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Double Penalty: Being a Woman and a Visible Minority

For the first time, Canada’s Labour Force Survey (LFS) began asking respondents in July 2020 to identify if they fall into one of several designated visible minority groups, including Arab, Black, Chinese, Filipino, Latin American, Southeast Asian and South Asian. Prior to this update, the only source for reliable labour market information (LMI) on visible minorities was the census, and the most recent is the 2016 Census.

As a visible minority, I was excited by this news, as the change would finally provide more timely LMI on this group. However, the publicly available data has proved to be limited (largely due to sample size) at the national and provincial levels—and completely unavailable at the sub-provincial level. Still, even with these limitations, the changes to the Labour Force Survey offer new and important insights about the labour market outcomes of visible minorities.

Based on Census 2016, visible minorities had higher rates of unemployment than white people (neither visible minority, nor aboriginal). Conversely, visible minorities were found to have slightly higher rates of employment, in part because they have higher levels of education and their age profile skews much younger than white people.

The new LFS data show that not much has changed since 2016. Although the overall employment rate for all visible minority groups is slightly lower than that for white people (68% versus 69%), their unemployment rate has been consistently elevated—now at 9% compared with 7% for white people, similar to the pre-pandemic findings in 2016 (9% and 7% respectively).

Arab women reported the lowest employment rate and highest unemployment rate

As of March 2021, the employment rate for visible minority groups was slightly lower than that of white people at 68% and 69% respectively. The gap is larger among women. Female visible minorities have a lower rate of employment, at 63% compared with 66% for female white women. Arab women have the lowest rate of employment, at 46%, while Filipino women have the highest rate, at 79%. Male visible minorities, however, have a slightly higher rate of employment than white men, at 72% and 71% respectively, with South Asian men having the highest employment rate, at 76%.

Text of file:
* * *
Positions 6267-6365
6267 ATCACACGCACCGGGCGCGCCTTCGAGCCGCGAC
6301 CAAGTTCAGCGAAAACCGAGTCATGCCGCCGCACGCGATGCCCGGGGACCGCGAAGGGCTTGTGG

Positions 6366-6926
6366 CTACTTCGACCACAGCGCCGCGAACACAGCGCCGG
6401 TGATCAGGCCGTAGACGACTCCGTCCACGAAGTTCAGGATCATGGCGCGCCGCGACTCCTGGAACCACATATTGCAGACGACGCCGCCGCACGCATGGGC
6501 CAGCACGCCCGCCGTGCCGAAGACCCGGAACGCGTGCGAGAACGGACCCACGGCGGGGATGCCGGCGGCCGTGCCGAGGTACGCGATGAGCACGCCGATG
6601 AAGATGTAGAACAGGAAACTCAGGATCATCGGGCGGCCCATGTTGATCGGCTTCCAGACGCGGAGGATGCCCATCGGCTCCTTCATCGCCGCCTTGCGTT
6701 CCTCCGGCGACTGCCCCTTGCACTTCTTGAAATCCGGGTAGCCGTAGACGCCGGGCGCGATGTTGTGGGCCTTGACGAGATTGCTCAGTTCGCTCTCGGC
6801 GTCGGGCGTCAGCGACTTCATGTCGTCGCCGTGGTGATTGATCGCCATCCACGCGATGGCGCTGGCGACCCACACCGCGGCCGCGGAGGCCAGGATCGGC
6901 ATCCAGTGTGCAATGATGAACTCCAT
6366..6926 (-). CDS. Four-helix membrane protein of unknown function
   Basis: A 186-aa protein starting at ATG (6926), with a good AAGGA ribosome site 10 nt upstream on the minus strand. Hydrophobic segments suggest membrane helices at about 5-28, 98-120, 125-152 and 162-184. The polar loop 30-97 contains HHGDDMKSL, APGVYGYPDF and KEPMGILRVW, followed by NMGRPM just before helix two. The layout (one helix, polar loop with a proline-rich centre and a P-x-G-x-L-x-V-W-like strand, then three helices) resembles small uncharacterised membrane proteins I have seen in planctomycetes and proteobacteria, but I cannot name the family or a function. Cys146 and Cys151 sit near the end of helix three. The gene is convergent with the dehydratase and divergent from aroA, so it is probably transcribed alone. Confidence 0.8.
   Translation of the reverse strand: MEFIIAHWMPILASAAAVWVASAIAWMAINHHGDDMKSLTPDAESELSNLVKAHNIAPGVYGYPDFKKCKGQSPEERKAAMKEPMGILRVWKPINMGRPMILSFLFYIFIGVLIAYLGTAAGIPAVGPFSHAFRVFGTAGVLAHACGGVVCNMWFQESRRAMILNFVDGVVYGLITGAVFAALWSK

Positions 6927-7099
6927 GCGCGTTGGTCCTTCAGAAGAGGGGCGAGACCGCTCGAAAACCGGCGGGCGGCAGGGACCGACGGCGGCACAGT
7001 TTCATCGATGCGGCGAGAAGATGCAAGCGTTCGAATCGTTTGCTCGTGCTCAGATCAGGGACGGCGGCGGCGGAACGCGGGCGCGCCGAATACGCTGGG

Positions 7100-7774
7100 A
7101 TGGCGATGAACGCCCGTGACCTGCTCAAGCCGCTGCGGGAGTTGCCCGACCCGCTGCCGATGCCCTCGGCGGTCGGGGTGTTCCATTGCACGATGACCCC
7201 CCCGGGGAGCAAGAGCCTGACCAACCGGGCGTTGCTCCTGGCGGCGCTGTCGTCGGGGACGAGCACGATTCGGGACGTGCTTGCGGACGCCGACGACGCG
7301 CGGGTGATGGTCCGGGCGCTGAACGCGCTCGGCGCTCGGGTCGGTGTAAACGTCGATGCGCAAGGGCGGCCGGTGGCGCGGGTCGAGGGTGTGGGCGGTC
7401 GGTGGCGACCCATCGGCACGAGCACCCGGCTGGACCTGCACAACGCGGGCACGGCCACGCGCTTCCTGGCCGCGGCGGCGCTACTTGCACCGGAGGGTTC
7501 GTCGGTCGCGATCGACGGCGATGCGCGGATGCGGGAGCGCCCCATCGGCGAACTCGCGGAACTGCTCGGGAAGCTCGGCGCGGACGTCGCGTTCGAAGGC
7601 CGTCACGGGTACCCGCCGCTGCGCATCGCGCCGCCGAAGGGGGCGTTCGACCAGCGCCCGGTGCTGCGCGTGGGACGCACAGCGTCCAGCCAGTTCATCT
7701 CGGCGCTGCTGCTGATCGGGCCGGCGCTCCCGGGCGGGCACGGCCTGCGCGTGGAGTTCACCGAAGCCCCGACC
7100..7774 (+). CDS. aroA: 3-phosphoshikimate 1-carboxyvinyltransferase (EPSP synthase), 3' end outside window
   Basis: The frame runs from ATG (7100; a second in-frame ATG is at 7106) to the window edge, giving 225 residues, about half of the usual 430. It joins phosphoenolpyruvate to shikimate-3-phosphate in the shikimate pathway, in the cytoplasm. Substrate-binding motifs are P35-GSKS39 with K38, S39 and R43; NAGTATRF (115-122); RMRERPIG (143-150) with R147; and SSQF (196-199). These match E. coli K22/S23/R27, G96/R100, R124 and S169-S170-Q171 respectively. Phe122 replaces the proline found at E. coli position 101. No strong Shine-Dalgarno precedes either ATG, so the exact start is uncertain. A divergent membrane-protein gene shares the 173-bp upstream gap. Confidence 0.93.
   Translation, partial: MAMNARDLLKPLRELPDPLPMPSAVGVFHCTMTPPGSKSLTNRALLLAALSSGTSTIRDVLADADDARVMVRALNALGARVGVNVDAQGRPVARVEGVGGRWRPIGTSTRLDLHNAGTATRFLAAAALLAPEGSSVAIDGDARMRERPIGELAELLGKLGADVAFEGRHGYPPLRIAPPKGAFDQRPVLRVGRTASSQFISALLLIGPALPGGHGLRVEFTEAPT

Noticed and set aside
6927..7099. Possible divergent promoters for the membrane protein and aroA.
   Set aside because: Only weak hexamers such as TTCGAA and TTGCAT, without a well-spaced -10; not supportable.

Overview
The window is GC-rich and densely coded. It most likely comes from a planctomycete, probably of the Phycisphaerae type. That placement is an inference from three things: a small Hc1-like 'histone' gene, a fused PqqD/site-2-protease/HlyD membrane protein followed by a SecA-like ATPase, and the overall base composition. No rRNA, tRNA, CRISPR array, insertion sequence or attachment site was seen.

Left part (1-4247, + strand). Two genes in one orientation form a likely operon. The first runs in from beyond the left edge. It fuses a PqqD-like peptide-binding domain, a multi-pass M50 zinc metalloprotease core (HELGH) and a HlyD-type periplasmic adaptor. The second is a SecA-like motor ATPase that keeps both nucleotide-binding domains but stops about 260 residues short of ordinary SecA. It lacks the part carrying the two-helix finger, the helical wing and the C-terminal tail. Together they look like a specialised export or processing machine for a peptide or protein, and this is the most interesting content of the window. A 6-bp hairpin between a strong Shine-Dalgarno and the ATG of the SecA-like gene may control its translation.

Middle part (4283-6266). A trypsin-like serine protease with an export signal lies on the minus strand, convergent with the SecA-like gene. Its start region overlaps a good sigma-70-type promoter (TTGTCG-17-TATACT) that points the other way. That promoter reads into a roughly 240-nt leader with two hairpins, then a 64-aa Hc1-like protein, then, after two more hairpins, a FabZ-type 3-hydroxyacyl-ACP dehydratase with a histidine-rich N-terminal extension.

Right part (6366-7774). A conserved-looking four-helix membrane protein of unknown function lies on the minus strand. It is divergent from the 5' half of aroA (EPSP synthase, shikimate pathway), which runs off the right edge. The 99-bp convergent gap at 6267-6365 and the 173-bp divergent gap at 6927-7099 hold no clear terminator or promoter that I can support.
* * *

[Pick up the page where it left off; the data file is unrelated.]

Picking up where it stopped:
Furthermore, the unemployment rate for visible minority groups was higher than for white people, at 9% and 8%, respectively. This gap is again larger among women. Visible minority women, on average, have an unemployment rate of 10%, versus 6% for white women. Latin American, South Asian and Arab women have the highest unemployment rate, at about 13%, while Filipino women have the lowest unemployment rate, at 2%. Among men, South Asian men have the lowest unemployment rate, at 7%, while Arab men have the highest rate, at 12%.

Table 1: Unemployment and employment rates among visible minority groups in March 2021

Visible minority ​group Unemployment rate ​(%) Employment rate​ (%)
Total Men Women Total Men Women
White1 8 9 6 69 71 66
Visible minority2 9 9 10 68 72 63
Arab​ 12 12 13 60 71 46
Black​ 11 11 11 69 71 67
Chinese​ 10 10 10 64 68 61
Filipino​ 5 8 2 77 74 79
Latin American​ 12 11 13 65 70 60
South Asian​ 10 7 13 68 76 60
Southeast Asian​ 10 8 11 63 70 57

Source: LMIC; Statistics Canada
1 not Indigenous or visible minority
2 population groups with a large enough sample size​

The way forward

The inclusion of visible minority information in the Labour Force Survey helps reduce a key LMI gap in timely labour market data on racialized groups. The newly available data validates existing research that visible minority women are double penalized in the labour market (i.e., for being women and visible minorities). These early findings from the LFS also reinforce the need for more in-depth research on the barriers faced by certain racialized groups, in particular to understand, for example, why the rate of employment for Arab women is much lower than for other groups.

To truly understand how COVID-19 has affected visible minorities, more local, granular labour market information is needed, particularly for the sectors and occupations in which many visible minorities work. And while there are some challenges with sample size, LMIC will continue to analyze the prevailing visible minority data as they become available. Stay tuned for more insights on this topic from LMIC in the coming months.


Bolanle Alake-Apata is an Economist with LMIC. Her work currently focuses on conducting research on labour market information for recent immigrants and students. 

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